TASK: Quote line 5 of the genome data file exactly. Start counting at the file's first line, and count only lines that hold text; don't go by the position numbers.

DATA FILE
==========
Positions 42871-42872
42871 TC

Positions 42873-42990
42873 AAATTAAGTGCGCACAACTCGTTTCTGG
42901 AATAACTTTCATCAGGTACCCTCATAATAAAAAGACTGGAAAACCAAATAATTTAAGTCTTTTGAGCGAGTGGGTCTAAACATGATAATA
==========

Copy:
42901 AATAACTTTCATCAGGTACCCTCATAATAAAAAGACTGGAAAACCAAATAATTTAAGTCTTTTGAGCGAGTGGGTCTAAACATGATAATA